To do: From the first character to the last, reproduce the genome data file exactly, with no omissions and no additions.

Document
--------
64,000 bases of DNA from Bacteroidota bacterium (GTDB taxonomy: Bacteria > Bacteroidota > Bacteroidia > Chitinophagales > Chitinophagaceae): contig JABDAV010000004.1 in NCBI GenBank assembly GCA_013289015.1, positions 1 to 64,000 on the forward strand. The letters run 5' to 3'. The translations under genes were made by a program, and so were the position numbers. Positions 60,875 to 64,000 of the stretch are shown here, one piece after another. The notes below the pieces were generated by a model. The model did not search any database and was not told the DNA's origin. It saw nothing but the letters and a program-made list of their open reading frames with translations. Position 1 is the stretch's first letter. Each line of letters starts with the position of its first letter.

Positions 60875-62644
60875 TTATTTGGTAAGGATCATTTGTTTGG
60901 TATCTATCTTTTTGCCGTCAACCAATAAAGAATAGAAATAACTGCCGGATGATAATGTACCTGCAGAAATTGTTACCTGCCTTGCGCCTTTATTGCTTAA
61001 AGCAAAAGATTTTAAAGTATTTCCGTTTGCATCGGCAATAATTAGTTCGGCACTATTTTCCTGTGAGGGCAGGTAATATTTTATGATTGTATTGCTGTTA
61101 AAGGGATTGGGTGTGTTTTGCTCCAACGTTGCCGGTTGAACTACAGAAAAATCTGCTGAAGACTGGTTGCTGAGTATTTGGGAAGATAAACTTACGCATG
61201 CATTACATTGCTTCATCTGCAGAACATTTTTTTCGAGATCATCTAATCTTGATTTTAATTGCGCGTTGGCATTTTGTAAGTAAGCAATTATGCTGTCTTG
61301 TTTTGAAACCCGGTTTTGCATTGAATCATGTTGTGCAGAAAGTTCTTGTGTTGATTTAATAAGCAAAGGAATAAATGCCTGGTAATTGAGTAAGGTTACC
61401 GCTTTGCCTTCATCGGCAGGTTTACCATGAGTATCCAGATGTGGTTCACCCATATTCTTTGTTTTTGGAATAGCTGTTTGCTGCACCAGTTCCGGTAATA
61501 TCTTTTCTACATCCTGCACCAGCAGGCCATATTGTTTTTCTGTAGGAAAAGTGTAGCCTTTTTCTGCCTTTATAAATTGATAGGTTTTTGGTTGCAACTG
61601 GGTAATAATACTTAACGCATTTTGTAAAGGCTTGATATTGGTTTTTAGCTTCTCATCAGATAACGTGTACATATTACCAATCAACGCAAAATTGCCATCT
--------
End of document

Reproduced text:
64,000 bases of DNA from Bacteroidota bacterium (GTDB taxonomy: Bacteria > Bacteroidota > Bacteroidia > Chitinophagales > Chitinophagaceae): contig JABDAV010000004.1 in NCBI GenBank assembly GCA_013289015.1, positions 1 to 64,000 on the forward strand. The letters run 5' to 3'. The translations under genes were made by a program, and so were the position numbers. Positions 60,875 to 64,000 of the stretch are shown here, one piece after another. The notes below the pieces were generated by a model. The model did not search any database and was not told the DNA's origin. It saw nothing but the letters and a program-made list of their open reading frames with translations. Position 1 is the stretch's first letter. Each line of letters starts with the position of its first letter.

Positions 60875-62644
60875 TTATTTGGTAAGGATCATTTGTTTGG
60901 TATCTATCTTTTTGCCGTCAACCAATAAAGAATAGAAATAACTGCCGGATGATAATGTACCTGCAGAAATTGTTACCTGCCTTGCGCCTTTATTGCTTAA
61001 AGCAAAAGATTTTAAAGTATTTCCGTTTGCATCGGCAATAATTAGTTCGGCACTATTTTCCTGTGAGGGCAGGTAATATTTTATGATTGTATTGCTGTTA
61101 AAGGGATTGGGTGTGTTTTGCTCCAACGTTGCCGGTTGAACTACAGAAAAATCTGCTGAAGACTGGTTGCTGAGTATTTGGGAAGATAAACTTACGCATG
61201 CATTACATTGCTTCATCTGCAGAACATTTTTTTCGAGATCATCTAATCTTGATTTTAATTGCGCGTTGGCATTTTGTAAGTAAGCAATTATGCTGTCTTG
61301 TTTTGAAACCCGGTTTTGCATTGAATCATGTTGTGCAGAAAGTTCTTGTGTTGATTTAATAAGCAAAGGAATAAATGCCTGGTAATTGAGTAAGGTTACC
61401 GCTTTGCCTTCATCGGCAGGTTTACCATGAGTATCCAGATGTGGTTCACCCATATTCTTTGTTTTTGGAATAGCTGTTTGCTGCACCAGTTCCGGTAATA
61501 TCTTTTCTACATCCTGCACCAGCAGGCCATATTGTTTTTCTGTAGGAAAAGTGTAGCCTTTTTCTGCCTTTATAAATTGATAGGTTTTTGGTTGCAACTG
61601 GGTAATAATACTTAACGCATTTTGTAAAGGCTTGATATTGGTTTTTAGCTTCTCATCAGATAACGTGTACATATTACCAATCAACGCAAAATTGCCATCT